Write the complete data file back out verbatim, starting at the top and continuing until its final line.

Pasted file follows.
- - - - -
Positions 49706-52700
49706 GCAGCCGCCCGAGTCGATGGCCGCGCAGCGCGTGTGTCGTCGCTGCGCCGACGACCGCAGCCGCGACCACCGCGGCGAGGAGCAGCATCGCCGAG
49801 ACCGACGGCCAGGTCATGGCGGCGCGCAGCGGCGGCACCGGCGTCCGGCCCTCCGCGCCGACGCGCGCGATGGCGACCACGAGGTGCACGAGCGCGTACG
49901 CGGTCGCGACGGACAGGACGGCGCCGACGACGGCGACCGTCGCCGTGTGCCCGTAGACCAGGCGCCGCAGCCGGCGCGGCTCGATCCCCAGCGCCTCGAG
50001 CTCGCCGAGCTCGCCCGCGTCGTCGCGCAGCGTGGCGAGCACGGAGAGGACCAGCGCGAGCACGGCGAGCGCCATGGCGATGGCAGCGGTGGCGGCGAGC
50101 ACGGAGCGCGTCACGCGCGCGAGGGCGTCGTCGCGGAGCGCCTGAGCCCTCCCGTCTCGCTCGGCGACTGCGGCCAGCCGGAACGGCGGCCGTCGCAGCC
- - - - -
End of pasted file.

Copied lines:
Positions 49706-52700
49706 GCAGCCGCCCGAGTCGATGGCCGCGCAGCGCGTGTGTCGTCGCTGCGCCGACGACCGCAGCCGCGACCACCGCGGCGAGGAGCAGCATCGCCGAG
49801 ACCGACGGCCAGGTCATGGCGGCGCGCAGCGGCGGCACCGGCGTCCGGCCCTCCGCGCCGACGCGCGCGATGGCGACCACGAGGTGCACGAGCGCGTACG
49901 CGGTCGCGACGGACAGGACGGCGCCGACGACGGCGACCGTCGCCGTGTGCCCGTAGACCAGGCGCCGCAGCCGGCGCGGCTCGATCCCCAGCGCCTCGAG
50001 CTCGCCGAGCTCGCCCGCGTCGTCGCGCAGCGTGGCGAGCACGGAGAGGACCAGCGCGAGCACGGCGAGCGCCATGGCGATGGCAGCGGTGGCGGCGAGC
50101 ACGGAGCGCGTCACGCGCGCGAGGGCGTCGTCGCGGAGCGCCTGAGCCCTCCCGTCTCGCTCGGCGACTGCGGCCAGCCGGAACGGCGGCCGTCGCAGCC